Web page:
Think of teppanyaki like dinner with a show. It’s a style of Japanese BBQ that incorporates a lively performance by the chef. Often teppanyaki restaurants are set up with communal tables around a grill so that diners can be awed by the chef’s artful cooking techniques. Head to these restaurants in Singapore when you’re craving an artful, meaty dinner.
Restaurant, Japanese, Spanish
Teppan Bar Q is helmed by Japanese chef Kyota Ishida for half the year and Singaporean chef Eric Neo—who trained in Japanese teppanyaki restaurants for over two decades—for the other six months of the year. Along with the standard traditional teppanyaki fare like grilled ribeye steak, Teppan Bar Q also has a “Teppan Tapas” menu, with a list of Spanish/Japanese fusion plates such as the Galician Octopus, a take on the traditional Spanish dish, pulpo á feira, where the potatoes have been replaced by Japanese oden, a dish of stewed fishcakes, daikon, and eggs. At about $80 per person, Teppan Bar Q comfortably occupies the midrange of teppanyaki restaurants in Singapore.
Located in the Goodwood Park Hotel near Orchard, Shima was the first fine dining teppanyaki restaurants to open in Singapore. Over the past three decades, they have built a reputation as one of the best teppanyaki restaurants on the island, serving perfectly grilled meats and seafood and impeccably fresh air-flown oysters and sashimi. Guests at the restaurant have included the Singapore elite, international celebrities, and members of royalty. Like many hotel restaurants in Singapore, the lunch service comes in at a fraction of the cost as compared to dinner. Shima offers a Teppanyaki Buffet Lunch, priced from $49.90, which includes a selection of sashimi and tempura. For dinner, there are both sets and an a la carte menu, which will cost about $150 per person.
Mikuni, located inside the Fairmont Singapore, has a unique multi-concept dining space with three live stations simultaneously serving up teppanyaki, sushi, and robatayaki dishes. The restaurant’s intimate setting allow diners to fully appreciate the theatrical humor carefully blended with traditional Japanese cooking methods. For lunch, look to spend between $80-$100 per person and there are two set dinner options, at $178 or $230 per person.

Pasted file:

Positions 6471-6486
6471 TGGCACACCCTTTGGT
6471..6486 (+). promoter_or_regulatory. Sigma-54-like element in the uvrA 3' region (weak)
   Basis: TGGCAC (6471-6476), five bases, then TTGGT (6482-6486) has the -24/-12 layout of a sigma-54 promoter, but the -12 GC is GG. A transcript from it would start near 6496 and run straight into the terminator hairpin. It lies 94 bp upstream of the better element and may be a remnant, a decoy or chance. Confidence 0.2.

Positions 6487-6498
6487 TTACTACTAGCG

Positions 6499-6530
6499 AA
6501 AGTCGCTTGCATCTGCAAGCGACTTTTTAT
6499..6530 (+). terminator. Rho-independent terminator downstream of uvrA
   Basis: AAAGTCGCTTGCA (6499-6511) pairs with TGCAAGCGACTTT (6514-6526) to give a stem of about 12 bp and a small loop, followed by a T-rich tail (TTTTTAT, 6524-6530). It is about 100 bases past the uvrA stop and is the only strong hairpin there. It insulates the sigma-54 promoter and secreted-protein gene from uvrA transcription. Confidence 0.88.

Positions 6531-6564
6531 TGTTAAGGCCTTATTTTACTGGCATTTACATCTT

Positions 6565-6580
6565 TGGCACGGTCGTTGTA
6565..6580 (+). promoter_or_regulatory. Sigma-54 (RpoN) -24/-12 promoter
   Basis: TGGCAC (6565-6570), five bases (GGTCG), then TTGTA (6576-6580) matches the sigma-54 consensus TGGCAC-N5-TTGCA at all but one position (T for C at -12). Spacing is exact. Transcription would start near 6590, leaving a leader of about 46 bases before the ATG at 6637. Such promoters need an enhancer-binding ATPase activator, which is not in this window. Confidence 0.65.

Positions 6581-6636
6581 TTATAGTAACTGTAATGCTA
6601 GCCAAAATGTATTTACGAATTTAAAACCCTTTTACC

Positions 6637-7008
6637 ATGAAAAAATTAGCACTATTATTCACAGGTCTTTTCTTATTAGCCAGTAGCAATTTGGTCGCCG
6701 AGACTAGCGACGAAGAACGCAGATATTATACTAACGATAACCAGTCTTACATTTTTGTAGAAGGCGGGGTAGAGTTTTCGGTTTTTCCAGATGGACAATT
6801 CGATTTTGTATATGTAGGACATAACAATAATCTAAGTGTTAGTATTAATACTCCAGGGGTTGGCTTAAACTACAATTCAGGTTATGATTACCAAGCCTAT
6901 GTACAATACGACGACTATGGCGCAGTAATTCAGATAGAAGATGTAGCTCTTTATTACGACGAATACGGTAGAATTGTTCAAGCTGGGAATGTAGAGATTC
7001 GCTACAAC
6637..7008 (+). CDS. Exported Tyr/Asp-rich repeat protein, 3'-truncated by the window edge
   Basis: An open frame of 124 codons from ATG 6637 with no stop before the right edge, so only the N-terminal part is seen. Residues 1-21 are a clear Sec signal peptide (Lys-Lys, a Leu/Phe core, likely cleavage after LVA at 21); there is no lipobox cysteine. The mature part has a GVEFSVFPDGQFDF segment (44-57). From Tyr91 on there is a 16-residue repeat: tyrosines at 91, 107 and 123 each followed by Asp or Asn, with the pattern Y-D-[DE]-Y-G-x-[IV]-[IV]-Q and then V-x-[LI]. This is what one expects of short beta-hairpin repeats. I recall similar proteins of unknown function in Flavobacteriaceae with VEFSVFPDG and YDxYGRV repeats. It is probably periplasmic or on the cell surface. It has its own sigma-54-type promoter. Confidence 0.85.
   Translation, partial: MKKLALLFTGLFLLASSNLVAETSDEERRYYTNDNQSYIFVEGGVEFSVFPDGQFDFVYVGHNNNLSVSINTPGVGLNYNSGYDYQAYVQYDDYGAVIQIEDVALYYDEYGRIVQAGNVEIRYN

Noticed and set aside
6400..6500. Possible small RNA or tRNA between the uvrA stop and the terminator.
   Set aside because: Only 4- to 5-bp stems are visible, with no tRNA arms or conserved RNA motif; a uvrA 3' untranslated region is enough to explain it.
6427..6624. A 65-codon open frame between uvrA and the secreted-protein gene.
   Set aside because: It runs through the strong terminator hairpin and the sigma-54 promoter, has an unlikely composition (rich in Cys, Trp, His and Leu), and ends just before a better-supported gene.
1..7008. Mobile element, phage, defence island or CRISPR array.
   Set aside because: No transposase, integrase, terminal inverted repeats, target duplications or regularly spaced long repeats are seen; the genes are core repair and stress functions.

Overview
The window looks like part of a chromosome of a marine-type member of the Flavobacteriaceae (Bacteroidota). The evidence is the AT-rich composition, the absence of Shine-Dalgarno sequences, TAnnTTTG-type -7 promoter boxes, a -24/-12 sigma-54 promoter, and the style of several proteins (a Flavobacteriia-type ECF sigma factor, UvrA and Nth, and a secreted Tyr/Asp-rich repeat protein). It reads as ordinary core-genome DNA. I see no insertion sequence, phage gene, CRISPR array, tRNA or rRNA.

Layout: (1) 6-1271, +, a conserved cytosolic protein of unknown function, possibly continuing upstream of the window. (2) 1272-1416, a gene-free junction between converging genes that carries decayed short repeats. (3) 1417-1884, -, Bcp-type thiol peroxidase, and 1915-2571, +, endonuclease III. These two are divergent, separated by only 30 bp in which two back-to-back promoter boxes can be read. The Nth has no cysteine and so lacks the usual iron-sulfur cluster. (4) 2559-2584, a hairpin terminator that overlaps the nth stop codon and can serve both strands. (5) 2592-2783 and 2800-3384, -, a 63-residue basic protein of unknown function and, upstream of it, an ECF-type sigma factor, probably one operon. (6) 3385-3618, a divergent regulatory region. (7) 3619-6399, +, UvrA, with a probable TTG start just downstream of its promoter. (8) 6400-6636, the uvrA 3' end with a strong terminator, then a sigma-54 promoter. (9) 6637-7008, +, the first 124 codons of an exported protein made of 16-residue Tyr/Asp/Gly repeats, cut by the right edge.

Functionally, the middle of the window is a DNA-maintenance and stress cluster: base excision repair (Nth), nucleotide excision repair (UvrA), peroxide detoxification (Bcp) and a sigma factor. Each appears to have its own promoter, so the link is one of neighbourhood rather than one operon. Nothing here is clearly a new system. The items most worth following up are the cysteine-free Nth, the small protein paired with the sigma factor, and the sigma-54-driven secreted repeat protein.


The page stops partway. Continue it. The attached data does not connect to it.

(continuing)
Restaurant, Japanese, $$$
Tatsu’s first opened at CHIJMES, the only teppanyaki restaurant in Singapore with multiple chefs serving to a long counter. With the multi-chef setup, the entertainment style at Tatsu is different from other teppanyaki restaurants in the region. While dining at Tatsu, you’ll feel like you’ve been transported to the sushi restaurants in Tsukiji because their display counters use the same traditional methods of maintaining the freshness of the fish. This freshness is ensured by all raw fish being air-flown from Japan four times a week.
Hide Yayamoto is named for the fdistinguished Japanese chef and 2010 Grand Chef and Proprietor Global Award Recipient. A meal here is certainly a splurge, with lunches starting at $80 per person and dinners going as much as $398 per person, but the menu backs up the costs with exotic and luxurious dishes like black truffle egg flan with fresh sea urchin WAFU salad and snow crab, and abalone steak and Japanese WAGYU chateaubriand. There is also an a la carte menu. Be sure to end the night with a visit up to the spectacular bar on top of Marina Bay Sands.
Restaurant, Japanese, Seafood
Keyaki, located on the fourth floor of the Pan Pacific level, adds an outdoor element to Japanese dining, as the restaurant is surrounded by an immaculately sculpted Japanese garden with an accompanying koi pond. Diners may momentarily forget about their beautiful surroundings when the chefs start their performance of twirling pepper shakers and knives, and even incorporating fireballs into the routine. For a full experience, try the Hoshi Set at $180 per person, featuring WAGYU beef sirloin, a selection of seafood, and more.
Ajiya Okonomiyaki Restaurant
For a slight variation on teppanyaki, try Ajiya Okonomiyaki Restaurant, serving up DIY Osaka-style okonomiyaki. At Ajiya, diners sit around the teppan and select the ingredients that they want in their okonomiyaki. The restaurant offers ingredients including veggies, seafood, meat, and even cheese. Once diners have selected their own ingredients, they can choose whether to try their hand at flipping their own okonomiyaki or ask a server to do it for them. Don’t be deterred by the restaurant’s location, which is far from the downtown area. Jump on the recently extended Downtown Line, and you’ll be at nearby Beauty World MRT in about 20 minutes. Priced under $20, this affordable Japanese fare makes the trip more than worthwhile!